The attorneys general of the CNMI and Guam have joined forces to complain to United Airlines for what they described as the subpar and declining quality of service on United’s Guam-Honolulu international route.
Guam Attorney General Elizabeth Barrett-Anderson and CNMI Attorney General Edward Manibusan issued a letter yesterday to acting United Airlines CEO Brett J. Hart, outlining numerous customer complaints and asking to initiate a dialogue to help improve services on United’s Guam-Honolulu route.
The concerns raised in their letter include the loss of free in-flight meals, increased costs for luggage, loss of free entertainment, older planes causing frequent breakdowns, and insufficient flight crews, to name a few.
While customers understood that the Continental-United Airlines merger would result in certain changes, the resulting changes have been very frustrating, they said.
“The level of service provided by United on this route has never met the level of Continental,” which was “deeply rooted in this region and invested in its people,” Barrett-Anderson and Manibusan wrote.
Barrett-Anderson and Manibusan pointed out that the Guam-Honolulu route is an international flight, yet United does not provide free in-flight meals and two free-checked baggage to consumers on the flight as United provides for all the other international Asia-Pacific flights.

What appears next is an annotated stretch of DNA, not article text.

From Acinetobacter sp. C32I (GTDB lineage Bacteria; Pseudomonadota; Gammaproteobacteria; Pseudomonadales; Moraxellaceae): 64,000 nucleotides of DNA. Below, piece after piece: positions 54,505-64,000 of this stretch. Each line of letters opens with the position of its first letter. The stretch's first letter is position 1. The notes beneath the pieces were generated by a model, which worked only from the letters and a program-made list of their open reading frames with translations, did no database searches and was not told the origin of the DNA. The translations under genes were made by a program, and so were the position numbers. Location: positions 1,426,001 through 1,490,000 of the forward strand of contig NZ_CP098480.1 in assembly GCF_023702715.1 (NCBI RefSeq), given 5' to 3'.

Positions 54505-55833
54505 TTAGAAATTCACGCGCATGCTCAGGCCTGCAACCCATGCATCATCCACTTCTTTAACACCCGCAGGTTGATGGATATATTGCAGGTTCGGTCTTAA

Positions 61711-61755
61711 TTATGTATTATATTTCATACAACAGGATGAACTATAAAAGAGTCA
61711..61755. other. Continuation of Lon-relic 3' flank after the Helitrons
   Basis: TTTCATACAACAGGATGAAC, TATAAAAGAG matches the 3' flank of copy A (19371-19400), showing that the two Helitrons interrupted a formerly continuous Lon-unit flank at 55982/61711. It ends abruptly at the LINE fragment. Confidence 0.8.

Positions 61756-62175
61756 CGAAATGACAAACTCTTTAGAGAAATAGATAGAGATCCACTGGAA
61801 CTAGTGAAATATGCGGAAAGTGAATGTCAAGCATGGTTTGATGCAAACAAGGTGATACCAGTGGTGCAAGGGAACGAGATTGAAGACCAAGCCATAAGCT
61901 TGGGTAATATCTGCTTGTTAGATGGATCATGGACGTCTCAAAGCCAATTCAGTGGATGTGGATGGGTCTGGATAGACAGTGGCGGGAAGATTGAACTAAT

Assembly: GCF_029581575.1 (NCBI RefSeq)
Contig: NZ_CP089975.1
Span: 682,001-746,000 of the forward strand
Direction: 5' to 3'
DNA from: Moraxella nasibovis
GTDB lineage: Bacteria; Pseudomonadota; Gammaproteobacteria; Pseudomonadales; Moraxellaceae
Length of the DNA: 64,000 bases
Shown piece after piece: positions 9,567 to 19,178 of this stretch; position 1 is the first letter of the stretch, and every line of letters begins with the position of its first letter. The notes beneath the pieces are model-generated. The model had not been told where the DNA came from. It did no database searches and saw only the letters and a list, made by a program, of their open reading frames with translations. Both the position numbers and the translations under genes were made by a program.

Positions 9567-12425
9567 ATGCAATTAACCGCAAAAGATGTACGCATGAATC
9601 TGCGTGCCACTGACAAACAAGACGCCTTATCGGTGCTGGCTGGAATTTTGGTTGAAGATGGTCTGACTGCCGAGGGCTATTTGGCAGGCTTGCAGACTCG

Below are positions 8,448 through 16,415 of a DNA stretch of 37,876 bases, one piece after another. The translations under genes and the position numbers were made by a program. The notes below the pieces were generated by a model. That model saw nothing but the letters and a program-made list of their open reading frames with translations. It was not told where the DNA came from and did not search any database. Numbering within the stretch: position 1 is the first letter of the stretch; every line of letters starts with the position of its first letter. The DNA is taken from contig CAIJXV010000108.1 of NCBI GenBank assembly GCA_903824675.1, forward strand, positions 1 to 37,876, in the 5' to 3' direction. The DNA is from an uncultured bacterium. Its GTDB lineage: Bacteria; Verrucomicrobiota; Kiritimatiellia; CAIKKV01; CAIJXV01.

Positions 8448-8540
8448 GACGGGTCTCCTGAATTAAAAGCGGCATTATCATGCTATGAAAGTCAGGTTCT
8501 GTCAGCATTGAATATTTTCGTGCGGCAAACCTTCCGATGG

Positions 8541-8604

“Instead, [customers] are treated as if traveling on a domestic North American route and are forced to pay for meals, certain beverages, and a baggage fee after the first checked bag,” they said.
They pointed out that “these inequities are even more glaring…given that the fare for the [Guam-Honolulu[ route is more than twice as much as the [Narita-Honolulu] fare.”
Barrett-Anderson and Manibusan said they intend to reach out to government officials in the Western Pacific Region whose consumers are also affected.
In a statement, Manibusan said this is the first of many ventures the Consumer Protection Divisions of the CNMI and Guam Attorney General’s Office will embark on under a cooperative agreement between the two offices on behalf of local consumers for both islands.
Airline consumers from Guam and the CNMI frequently travel to Hawaii, mostly for medical referral issues, and have complained for years about United Airline’s declining quality of service.